Data and technology help you reach your audience. But are they enough to convert them?
Google knows you’re reading this. Amazon is about to recommend the boxed set of Mad Men, the final season, to you. And Facebook has decided the name of the child you’re having next year (just kidding on that one).
Isn’t it amazing what technology can do?
Not all of it is helping us. Every once in a while you see news items about how it’s taking our jobs, accompanied by a list of professions it’s replacing. I always check to see if copywriting is one of them.
The changing ad industry
Technology has dramatically changed the way agencies operate since Don Draper’s day. Not only does everyone now work on a computer; some practically live in front of their machines, eating meals and putting on their make-up and deodorant. And digital marketing has created all sorts of new agency roles, too – developers, UX and social media specialists are just some of them. Yet there are no more secretaries, and no researchers either, because everyone has Google. And there are fewer printed things, such as proofs, for us to check (still, I’ve never seen the paperless office computer marketers promised us 20 years ago, have you?).
Technology has also changed what agency people do. Now, in addition to ads, we make websites, apps, online direct marketing, and “content”. When we create campaigns they have to work across all sorts of media, from digital posters to social. And everything we do is more precisely targeted than ever before. Recently I had to write web copy that would change according to the device users were reading it on; so iPhone users would get one message, Android owners another.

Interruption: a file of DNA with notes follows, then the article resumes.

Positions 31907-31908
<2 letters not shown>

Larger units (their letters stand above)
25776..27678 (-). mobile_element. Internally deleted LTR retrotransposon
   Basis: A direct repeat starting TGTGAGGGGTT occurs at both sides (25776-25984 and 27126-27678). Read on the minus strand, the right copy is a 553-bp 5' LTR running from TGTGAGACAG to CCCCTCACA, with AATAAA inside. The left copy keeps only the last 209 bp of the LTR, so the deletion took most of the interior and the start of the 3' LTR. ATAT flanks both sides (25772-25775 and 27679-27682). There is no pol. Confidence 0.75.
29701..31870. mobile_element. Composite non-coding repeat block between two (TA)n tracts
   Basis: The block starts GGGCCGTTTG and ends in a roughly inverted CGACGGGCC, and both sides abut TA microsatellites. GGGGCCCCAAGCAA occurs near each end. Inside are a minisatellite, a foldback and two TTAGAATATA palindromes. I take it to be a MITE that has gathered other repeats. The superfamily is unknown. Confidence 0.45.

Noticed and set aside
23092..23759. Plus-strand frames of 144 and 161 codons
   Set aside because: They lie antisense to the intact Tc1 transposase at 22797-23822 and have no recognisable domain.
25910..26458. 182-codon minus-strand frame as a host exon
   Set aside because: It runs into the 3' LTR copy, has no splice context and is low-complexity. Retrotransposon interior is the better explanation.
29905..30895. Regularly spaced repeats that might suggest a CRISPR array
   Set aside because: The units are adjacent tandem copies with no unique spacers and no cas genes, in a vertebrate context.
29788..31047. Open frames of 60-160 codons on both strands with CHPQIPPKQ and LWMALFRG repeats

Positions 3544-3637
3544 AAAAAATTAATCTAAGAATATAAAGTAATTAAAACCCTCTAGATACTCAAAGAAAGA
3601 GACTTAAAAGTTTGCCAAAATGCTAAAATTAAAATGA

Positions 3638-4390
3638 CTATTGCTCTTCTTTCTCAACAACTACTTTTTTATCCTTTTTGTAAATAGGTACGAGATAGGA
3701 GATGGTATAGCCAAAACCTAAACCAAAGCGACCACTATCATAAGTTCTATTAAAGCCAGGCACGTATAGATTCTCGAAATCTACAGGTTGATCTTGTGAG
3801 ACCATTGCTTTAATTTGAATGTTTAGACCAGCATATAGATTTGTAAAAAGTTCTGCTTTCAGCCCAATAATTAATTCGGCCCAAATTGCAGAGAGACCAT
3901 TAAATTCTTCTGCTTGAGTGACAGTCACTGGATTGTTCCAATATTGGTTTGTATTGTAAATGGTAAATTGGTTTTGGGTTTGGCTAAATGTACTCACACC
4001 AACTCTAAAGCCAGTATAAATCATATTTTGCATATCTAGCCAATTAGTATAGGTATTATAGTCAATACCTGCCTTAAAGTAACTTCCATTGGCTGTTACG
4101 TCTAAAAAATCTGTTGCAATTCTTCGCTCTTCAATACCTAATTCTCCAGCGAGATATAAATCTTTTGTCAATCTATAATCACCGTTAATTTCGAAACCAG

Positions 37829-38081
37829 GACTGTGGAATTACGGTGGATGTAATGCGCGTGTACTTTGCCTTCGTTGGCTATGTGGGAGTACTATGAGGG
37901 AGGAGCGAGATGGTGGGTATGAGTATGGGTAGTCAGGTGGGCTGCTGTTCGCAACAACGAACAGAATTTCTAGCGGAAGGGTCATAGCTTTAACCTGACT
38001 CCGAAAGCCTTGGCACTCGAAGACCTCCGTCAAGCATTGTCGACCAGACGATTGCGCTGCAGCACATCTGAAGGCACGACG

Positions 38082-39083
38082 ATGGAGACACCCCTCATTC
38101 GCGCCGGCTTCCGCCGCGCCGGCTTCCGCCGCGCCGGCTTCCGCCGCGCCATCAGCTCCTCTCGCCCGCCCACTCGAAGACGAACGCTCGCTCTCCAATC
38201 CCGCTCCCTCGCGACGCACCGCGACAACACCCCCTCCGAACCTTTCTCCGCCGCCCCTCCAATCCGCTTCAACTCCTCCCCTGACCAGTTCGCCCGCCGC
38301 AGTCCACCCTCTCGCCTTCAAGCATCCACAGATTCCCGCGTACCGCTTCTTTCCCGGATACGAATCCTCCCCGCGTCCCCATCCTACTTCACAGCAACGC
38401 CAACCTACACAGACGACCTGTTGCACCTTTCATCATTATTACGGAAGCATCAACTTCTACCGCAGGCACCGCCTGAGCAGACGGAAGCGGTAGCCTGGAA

The ascendance of Maths Men
Technology has become essential for helping us reach our increasingly fragmented audiences, which brings me to Sir Martin Sorrell’s “Maths Men”. These are the people who use data and algorithms to target customers – a skill the marketing world appears to value above all others.
Just recently, the British entrepreneur (and former adman) Luke Johnson commented on the state of the industry in a Sunday Times article, titled “Silicon Valley robber barons tuck into Mad Men’s lunch”. He said: “Today advertising is based less on creative faith, more on analytics.”
But some of us creatives wonder: is planning and buying your media more important than what goes into it? Is the media “impression” more valuable than the brand idea, the quality of art direction, design and copy?
Your customers aren’t machines
Using technology, you might be able to track me down in my bathtub and know when is the best time to talk to me about my pension, a new car or whatever you’re selling. But what are you going to say to me? And how are you going to say it?
Your highly targeted ad/content is worthless if it doesn’t interest me.
When your algorithm finds me, it needs to do more than just hit me with a relevant message. Whether you’re using digital posters, social media or other media, you have to engage me and make me feel something. I need to be surprised, charmed, inspired, made to think differently.
Could an algorithm write your copy?
Have you read copy written by a robot? The following is a piece generated by an LA Times algorithm last year:
“A shallow magnitude 4.7 earthquake was reported Monday morning five miles from Westwood, California, according to the U.S. Geological Survey. The temblor occurred at 6:25 a.m. Pacific time at a depth of 5.0 miles.
According to the USGS, the epicenter was six miles from Beverly Hills, California, seven miles from Universal City, California, seven miles from Santa Monica, California and 348 miles from Sacramento, California. In the past ten days…”
Informative, but not very exciting, is it?
One approach that effective advertising uses is humour. Why? Because it breaks the ice between the advertiser and their audience, and allows a conversation to begin.
Two years ago, technologists at Edinburgh University used a computer to generate jokes that were then judged by humans. One of the judges, a professional stand-up comedian, admitted that the jokes were funny, but added:
“Jokes aren’t just about making people laugh, they are about making people connect with other humans – and computer jokes don’t do that.”
Yes, the Maths Men are great for helping you reach your audience and talk to potential customers as individuals. But ultimately, it’s the Mad Men who will do the hardest part of the job: connecting with your audience’s emotions and enthusing them about your brand.